Plaintiffs, on appeal, argue they seek prospective application of the law. They assert they "still have rights under the HBOR should [any defendant] attempt to move forward with the foreclosure while their application for a loan modification is pending." Plaintiffs are not claiming a current violation, but hypothesizing a future one that is not proper for adjudication at this time. (People v. Slayton (2001) 26 Cal.4th 1076, 1084.)

Thirteenth Cause of Action: Federal Regulations

The federal regulation cited, title 12 Code of Federal Regulations part 1024 et seq., simply fleshes out the requirements to be imposed under RESPA. Plaintiffs purported cause of action for violation of these regulations is nothing more than a recast RESPA claim, and we reject it for the reasons we rejected that claim.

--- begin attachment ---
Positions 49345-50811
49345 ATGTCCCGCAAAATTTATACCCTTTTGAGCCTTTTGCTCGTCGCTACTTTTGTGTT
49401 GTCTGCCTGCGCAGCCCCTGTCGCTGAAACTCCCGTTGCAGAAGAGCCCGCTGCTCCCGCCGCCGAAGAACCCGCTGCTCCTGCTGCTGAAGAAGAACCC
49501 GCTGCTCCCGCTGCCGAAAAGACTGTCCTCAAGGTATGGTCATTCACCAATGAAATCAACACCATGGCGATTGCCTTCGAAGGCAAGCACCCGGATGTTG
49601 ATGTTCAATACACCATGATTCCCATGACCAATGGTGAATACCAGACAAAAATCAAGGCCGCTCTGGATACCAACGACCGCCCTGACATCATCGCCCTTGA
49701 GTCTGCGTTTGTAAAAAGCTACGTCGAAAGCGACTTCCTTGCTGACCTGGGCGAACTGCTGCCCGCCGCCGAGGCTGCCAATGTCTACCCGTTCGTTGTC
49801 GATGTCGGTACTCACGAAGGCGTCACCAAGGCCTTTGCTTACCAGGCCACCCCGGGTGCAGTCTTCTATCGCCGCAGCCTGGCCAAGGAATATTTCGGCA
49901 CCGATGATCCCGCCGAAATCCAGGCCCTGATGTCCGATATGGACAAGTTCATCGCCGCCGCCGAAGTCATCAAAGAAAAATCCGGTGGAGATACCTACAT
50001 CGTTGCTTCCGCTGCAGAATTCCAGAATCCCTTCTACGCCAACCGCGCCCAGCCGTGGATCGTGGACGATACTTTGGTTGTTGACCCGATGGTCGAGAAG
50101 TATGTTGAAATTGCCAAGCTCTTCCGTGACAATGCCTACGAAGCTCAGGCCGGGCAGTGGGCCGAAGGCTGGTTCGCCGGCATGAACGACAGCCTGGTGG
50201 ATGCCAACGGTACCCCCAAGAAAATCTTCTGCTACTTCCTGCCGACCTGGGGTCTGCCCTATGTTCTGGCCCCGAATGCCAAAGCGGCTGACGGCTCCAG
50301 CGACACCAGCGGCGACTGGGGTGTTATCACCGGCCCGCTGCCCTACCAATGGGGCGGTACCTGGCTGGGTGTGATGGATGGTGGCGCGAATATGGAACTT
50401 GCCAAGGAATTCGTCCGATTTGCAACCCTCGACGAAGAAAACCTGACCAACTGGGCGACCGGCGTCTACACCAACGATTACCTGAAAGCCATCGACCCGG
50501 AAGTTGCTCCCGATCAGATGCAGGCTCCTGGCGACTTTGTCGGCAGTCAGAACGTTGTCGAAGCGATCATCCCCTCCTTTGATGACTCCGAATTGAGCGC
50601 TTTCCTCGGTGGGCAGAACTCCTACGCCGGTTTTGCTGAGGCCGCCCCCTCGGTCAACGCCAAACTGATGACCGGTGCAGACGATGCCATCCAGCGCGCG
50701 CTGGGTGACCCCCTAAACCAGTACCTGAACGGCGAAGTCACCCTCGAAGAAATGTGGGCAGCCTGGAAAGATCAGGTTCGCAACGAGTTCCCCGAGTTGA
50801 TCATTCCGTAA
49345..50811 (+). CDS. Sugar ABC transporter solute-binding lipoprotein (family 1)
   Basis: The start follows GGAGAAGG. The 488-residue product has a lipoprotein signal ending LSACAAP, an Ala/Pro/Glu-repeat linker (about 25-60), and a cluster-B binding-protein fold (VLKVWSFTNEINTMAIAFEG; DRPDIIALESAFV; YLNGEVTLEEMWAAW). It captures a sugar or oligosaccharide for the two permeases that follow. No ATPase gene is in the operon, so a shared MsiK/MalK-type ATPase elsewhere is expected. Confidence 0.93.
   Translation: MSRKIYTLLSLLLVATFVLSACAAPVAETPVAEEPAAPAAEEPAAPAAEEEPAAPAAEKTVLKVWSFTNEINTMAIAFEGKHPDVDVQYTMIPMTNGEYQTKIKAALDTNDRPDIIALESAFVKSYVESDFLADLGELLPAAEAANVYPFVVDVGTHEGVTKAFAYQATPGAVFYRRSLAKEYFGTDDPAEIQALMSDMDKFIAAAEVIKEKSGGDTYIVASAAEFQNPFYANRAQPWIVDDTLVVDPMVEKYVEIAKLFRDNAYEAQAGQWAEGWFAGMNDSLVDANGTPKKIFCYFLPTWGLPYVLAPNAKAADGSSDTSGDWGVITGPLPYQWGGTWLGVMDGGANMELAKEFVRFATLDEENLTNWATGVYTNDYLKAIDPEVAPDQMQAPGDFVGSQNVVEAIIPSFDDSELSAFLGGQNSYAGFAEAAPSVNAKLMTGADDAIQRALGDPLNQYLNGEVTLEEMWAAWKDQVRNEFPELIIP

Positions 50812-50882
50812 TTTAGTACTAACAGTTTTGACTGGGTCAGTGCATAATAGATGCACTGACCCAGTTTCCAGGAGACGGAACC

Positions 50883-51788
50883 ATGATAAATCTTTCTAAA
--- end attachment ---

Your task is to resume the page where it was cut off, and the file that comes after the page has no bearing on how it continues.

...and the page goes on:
The judgment is affirmed. Respondents to recover costs on appeal.


Banke, J.
We concur: /s/_________
Humes, P. J.
Margulies, J.

Summaries of

Juntz v. Wells Fargo Bank N.A.

Nov 4, 2015
A140207 (Cal. Ct. App. Nov. 4, 2015)
Case details for

Juntz v. Wells Fargo Bank N.A.

Case Details

Full title:VERNON JUNTZ et al., Plaintiffs and Appellants, v. WELLS FARGO BANK N.A.…


Date published: Nov 4, 2015


A140207 (Cal. Ct. App. Nov. 4, 2015)